cut a circle on a tablesaw?

Don't try this at home...

http://youtube.com/watch?v=Wxbzrf4z_cg&mode=related&search

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Seems quicker and easier, and results in a better circle, to do the same sort of thing on a bandsaw. Just my thoughts... Andy
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This technique was probably used by Sister Tabatha, the Shaker who is credited with the first table saw. Joe G
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RayV wrote:

This method worked for me about 15 years ago when I made a 4' dia table out of red oak.
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I've done this from time to time --- It works fine.
It actually leaves a much cleaner edge than the bandsaw.
Joel
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RayV wrote:

Why?
That's a very old method that's been in many books and magazines.
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RayV wrote:

Whoops, after finally looking at this video, this is not the same method that I used. My method involved a jig for positioning the top with the proper radius from blade to pivot point. The blade is only raised to about 1/8" and the top rotated for a full circle, then the blade is raised another 1/8 or so and sooner or later you will obtain a nicely cut circle that needs very little sanding, depending on your TS blade. I believe I saw this method on a very early show of "The New Yankee WS".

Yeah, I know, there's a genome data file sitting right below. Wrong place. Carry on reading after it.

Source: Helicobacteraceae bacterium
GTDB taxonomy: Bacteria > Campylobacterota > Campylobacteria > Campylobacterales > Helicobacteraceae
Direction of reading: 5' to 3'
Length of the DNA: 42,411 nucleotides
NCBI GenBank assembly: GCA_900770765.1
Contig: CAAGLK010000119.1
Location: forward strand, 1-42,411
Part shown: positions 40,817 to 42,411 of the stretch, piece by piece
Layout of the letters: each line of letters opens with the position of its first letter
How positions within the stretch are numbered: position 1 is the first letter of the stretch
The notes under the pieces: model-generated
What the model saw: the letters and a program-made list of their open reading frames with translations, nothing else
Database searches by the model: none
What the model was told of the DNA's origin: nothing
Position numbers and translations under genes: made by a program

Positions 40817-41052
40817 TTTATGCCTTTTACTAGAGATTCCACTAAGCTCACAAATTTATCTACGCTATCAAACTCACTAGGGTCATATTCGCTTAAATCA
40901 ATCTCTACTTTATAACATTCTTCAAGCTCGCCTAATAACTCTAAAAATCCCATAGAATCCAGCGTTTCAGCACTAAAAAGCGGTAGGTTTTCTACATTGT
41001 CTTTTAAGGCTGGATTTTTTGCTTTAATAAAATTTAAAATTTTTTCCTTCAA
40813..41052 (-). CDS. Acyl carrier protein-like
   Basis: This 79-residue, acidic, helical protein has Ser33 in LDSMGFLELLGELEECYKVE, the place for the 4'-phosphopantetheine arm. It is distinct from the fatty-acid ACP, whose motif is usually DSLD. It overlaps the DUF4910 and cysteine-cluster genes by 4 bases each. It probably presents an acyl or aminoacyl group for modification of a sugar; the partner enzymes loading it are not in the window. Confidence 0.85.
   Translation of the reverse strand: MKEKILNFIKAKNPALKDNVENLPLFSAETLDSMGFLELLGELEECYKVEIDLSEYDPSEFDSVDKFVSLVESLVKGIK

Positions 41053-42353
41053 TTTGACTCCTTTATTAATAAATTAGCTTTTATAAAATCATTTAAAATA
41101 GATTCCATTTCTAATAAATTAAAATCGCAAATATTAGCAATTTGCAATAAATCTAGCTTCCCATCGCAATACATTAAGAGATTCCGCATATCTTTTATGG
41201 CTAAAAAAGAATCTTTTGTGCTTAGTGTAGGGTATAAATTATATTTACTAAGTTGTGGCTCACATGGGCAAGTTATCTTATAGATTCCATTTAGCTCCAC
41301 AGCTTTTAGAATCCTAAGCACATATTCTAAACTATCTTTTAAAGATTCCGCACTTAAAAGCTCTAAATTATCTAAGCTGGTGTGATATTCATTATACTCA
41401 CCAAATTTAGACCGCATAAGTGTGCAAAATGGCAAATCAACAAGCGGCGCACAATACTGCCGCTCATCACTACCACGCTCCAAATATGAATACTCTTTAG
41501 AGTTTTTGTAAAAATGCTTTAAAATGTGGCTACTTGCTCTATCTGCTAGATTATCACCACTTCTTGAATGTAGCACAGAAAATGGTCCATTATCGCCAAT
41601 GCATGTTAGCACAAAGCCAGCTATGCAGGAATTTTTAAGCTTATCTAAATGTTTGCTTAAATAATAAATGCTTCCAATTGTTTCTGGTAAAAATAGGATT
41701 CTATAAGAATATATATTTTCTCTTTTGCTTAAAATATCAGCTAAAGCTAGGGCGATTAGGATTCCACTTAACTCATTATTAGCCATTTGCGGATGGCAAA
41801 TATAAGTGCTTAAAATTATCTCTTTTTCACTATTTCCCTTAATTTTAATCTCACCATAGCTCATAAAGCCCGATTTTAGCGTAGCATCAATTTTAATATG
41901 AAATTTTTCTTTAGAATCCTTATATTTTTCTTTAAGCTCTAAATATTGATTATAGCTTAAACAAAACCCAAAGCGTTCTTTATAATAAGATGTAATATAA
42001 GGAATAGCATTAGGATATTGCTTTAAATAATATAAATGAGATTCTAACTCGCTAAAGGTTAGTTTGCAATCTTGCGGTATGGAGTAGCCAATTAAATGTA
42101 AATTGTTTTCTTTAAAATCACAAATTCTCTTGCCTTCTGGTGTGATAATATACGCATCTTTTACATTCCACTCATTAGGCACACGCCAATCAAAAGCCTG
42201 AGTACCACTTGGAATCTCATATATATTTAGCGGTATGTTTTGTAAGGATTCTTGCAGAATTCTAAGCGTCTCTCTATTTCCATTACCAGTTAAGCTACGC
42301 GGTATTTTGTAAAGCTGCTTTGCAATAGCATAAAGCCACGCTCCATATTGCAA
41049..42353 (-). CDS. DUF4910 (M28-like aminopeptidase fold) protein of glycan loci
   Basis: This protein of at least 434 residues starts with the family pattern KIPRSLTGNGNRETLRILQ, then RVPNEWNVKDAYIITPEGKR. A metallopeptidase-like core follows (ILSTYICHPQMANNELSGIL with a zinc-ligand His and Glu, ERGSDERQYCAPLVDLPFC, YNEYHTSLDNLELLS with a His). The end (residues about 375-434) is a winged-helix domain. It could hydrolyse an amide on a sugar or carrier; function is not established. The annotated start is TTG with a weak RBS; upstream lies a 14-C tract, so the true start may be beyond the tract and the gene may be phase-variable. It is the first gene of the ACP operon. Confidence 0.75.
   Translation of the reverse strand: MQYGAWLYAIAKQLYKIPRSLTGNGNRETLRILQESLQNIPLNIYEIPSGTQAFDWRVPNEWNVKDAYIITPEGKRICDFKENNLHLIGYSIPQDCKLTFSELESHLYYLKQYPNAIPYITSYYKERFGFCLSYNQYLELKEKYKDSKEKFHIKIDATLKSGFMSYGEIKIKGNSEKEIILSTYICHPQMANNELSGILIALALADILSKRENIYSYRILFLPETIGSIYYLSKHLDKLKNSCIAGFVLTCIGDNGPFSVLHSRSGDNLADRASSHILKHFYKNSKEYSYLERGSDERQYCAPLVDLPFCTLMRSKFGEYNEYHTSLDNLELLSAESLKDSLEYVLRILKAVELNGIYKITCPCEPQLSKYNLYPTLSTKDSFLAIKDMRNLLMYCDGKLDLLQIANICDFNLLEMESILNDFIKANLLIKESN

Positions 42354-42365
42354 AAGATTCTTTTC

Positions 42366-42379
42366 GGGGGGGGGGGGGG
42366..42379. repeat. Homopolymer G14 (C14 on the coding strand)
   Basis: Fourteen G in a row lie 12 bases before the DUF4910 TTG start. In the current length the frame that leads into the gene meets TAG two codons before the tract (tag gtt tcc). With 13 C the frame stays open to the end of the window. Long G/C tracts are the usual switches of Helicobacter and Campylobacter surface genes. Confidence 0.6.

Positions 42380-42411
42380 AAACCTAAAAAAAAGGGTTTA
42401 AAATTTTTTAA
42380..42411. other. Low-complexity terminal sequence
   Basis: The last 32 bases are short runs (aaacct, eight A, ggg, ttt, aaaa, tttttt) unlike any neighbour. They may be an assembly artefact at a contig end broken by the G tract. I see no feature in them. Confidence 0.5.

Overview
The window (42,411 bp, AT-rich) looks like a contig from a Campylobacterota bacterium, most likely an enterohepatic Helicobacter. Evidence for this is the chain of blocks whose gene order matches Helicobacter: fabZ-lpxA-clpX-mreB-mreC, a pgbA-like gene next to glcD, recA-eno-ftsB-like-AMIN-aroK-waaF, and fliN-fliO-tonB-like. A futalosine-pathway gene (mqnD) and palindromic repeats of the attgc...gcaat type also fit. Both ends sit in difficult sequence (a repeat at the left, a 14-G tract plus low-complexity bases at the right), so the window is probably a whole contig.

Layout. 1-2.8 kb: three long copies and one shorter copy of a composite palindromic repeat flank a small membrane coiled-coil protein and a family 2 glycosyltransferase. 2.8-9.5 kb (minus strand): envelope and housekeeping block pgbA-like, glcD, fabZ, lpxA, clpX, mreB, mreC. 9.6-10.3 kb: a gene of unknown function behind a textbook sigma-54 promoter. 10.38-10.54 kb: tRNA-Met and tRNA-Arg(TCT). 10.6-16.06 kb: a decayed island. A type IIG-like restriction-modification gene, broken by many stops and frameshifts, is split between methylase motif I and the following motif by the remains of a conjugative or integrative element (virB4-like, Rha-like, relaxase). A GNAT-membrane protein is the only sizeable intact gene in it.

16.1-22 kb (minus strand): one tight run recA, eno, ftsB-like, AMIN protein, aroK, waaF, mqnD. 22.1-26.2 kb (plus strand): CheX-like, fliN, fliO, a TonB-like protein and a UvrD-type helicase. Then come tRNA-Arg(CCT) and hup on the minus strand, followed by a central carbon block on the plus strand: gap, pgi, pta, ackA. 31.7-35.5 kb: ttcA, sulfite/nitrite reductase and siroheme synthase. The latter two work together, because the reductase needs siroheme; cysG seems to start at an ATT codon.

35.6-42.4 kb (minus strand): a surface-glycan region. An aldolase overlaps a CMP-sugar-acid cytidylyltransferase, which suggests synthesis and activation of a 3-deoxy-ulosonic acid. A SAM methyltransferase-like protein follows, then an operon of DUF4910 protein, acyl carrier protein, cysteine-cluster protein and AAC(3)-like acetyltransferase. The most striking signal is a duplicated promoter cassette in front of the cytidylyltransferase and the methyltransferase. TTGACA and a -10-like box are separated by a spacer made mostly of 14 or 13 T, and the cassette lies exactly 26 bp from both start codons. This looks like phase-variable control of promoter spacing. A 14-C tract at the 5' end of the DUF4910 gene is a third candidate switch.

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wrote:

Like this:

http://www.youtube.com/watch?v=rRwHiAUpMyU

Ah, if those old saws in the schools could talk, they'd say please some fellow come take me to a nice quiet garage, put a sharp blade on me and let me enjoy my golden years in peace.
I couldn't get the other video to play all the way, I got as far as him making an octagon. I'll assume he just kept knocking the corners off until it was almost a circle.
-Leuf
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Yep, that was basically it. Kinda fascinating in a morbid sort of way, watching it wobble up and down on his cobbled-together pivot while he rotated it past the spinning blade. I kept expecting one of the offcuts to fly back and hit him...
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wrote:

For all we know, one of them did hit him. Yes, I remember seeing the show. Jim
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Jim wrote:

Can you imagine a 4' square of red oak and you get a bind, WOW.......
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wrote:

As I recall, he cut it down to rough size before using that jig. I would not want to get hit with a board that big... Jim
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I'd take it to within 1/8" with a saber saw first. I'd also use a larger pivot, maybe a #10 round head screw driven through the circle blank.
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Why not. Very normal method.
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